Evaluation of Family Preservation and Reunification Programs: Final Report - Volume Two. 6. Social Support

Because the support that families receive from relatives and friends is widely thought to contribute to family and child well-being, at each of the three interviews, we asked caretakers about the kinds of informal supports that were available to them. Caretakers were asked how frequently they had contact with their mothers and fathers, adult brothers and sisters, and up to four friends. For each person that the caretaker reported having contact with at least once a year, they were asked whether the person could be relied on for each of three kinds of support -- emotional (talking over problems), instrumental (help with money or housework), and informational (advice on how to handle problems). In addition, caretakers who were residing with partners were asked about the support that they received from their partners.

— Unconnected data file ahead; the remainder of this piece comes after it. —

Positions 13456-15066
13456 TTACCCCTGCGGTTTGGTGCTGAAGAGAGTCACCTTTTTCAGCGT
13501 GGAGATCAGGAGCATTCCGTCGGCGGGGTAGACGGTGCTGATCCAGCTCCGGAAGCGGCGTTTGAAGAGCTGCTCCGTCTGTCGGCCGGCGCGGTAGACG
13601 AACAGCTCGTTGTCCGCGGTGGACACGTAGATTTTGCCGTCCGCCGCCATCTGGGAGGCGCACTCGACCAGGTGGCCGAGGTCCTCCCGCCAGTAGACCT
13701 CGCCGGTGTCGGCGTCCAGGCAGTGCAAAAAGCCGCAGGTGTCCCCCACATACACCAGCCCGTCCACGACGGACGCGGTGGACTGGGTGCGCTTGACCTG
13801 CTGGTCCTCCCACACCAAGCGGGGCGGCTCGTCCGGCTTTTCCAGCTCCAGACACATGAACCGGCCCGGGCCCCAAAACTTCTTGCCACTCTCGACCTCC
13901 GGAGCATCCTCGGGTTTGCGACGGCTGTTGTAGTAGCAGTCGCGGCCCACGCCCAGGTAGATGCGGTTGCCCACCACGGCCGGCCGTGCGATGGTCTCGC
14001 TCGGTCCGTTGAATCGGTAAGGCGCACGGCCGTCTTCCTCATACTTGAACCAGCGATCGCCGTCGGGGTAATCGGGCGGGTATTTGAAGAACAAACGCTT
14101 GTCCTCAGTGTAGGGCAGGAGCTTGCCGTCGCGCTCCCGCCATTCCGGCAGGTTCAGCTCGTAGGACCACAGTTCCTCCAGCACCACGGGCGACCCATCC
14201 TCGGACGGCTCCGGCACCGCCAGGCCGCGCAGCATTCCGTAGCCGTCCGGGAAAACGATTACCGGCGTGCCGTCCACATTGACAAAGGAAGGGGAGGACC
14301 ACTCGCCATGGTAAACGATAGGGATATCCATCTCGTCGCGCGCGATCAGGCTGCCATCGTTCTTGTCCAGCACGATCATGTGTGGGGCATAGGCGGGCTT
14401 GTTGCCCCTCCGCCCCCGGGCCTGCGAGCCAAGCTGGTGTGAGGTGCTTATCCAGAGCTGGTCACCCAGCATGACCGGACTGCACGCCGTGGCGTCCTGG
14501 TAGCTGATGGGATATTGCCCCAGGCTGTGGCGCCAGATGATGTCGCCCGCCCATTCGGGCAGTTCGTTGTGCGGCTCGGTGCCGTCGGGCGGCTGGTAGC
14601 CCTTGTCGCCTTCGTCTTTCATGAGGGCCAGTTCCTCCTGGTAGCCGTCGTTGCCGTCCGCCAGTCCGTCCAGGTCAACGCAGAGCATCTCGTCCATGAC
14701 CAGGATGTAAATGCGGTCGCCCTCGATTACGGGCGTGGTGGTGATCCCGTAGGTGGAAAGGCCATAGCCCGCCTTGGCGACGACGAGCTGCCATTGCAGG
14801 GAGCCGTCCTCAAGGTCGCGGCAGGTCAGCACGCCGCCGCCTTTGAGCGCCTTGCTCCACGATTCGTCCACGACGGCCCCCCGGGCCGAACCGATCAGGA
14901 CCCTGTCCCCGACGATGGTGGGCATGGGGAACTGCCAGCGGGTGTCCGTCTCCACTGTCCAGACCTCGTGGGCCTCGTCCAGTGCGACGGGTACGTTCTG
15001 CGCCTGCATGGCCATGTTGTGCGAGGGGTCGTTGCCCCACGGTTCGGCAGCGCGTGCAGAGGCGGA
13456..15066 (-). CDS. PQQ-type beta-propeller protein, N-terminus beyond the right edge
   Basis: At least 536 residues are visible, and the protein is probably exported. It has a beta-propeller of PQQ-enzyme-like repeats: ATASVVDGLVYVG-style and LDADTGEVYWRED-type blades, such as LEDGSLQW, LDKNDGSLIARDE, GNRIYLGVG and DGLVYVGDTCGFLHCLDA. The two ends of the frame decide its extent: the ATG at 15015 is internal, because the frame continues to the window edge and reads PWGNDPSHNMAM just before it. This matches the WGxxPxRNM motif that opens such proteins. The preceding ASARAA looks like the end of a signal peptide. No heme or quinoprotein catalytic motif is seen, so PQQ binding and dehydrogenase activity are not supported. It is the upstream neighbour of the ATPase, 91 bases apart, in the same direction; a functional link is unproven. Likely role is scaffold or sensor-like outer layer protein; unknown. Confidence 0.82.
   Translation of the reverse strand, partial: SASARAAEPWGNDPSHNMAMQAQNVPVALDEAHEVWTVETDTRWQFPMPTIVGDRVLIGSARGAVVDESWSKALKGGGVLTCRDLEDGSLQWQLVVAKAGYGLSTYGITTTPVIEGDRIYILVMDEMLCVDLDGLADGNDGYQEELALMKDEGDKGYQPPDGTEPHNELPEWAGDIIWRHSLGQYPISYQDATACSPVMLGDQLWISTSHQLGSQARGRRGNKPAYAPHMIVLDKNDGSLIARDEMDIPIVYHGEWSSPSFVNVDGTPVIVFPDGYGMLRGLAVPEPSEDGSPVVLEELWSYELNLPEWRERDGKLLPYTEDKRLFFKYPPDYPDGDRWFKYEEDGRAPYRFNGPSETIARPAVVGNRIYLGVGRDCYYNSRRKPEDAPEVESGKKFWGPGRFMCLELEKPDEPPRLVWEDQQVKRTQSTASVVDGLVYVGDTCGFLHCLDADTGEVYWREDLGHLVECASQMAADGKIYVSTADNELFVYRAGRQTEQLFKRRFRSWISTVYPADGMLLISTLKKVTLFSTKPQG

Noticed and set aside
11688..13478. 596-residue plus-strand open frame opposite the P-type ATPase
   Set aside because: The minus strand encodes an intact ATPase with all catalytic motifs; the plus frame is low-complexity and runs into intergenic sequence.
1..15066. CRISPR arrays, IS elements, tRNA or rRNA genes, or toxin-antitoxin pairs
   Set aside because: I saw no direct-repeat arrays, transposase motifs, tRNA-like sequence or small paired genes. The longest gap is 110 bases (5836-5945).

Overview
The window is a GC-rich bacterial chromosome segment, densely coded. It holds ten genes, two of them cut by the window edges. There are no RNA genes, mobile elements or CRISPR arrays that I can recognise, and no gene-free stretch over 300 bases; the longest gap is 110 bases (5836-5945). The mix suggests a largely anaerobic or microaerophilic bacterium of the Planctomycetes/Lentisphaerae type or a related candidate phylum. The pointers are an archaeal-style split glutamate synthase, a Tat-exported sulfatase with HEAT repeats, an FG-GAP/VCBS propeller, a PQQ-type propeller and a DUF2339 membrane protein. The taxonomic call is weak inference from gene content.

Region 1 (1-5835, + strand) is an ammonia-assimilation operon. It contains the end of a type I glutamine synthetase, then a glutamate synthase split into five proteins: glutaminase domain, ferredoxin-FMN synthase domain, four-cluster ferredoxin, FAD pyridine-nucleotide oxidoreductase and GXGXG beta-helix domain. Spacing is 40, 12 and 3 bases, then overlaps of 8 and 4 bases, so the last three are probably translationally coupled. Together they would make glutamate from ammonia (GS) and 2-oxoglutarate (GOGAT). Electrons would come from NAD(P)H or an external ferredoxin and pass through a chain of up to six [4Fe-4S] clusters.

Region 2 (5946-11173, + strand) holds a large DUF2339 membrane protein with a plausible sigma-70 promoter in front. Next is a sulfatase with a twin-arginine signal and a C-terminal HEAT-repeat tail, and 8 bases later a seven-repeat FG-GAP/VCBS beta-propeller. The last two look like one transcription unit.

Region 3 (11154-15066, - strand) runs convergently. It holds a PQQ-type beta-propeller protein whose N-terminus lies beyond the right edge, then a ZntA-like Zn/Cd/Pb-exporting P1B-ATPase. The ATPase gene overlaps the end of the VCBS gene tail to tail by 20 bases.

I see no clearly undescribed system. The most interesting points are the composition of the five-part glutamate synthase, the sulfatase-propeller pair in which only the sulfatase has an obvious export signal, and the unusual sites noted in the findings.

In the following analyses, we examine several aspects of the caretakers' informal support systems. We first examine the extent to which caretakers had family and friends available who might provide support, and the proportion of partners, siblings, parents, and friends that the caretakers could rely on for support. Second, the levels of emotional, informational, and instrumental support available from each group of relatives and friends is assessed. Finally, because increasing the level of informal social support is sometimes thought to be a useful outcome of family preservation services, we examine whether there was change in the levels of support that were available to the caretakers.

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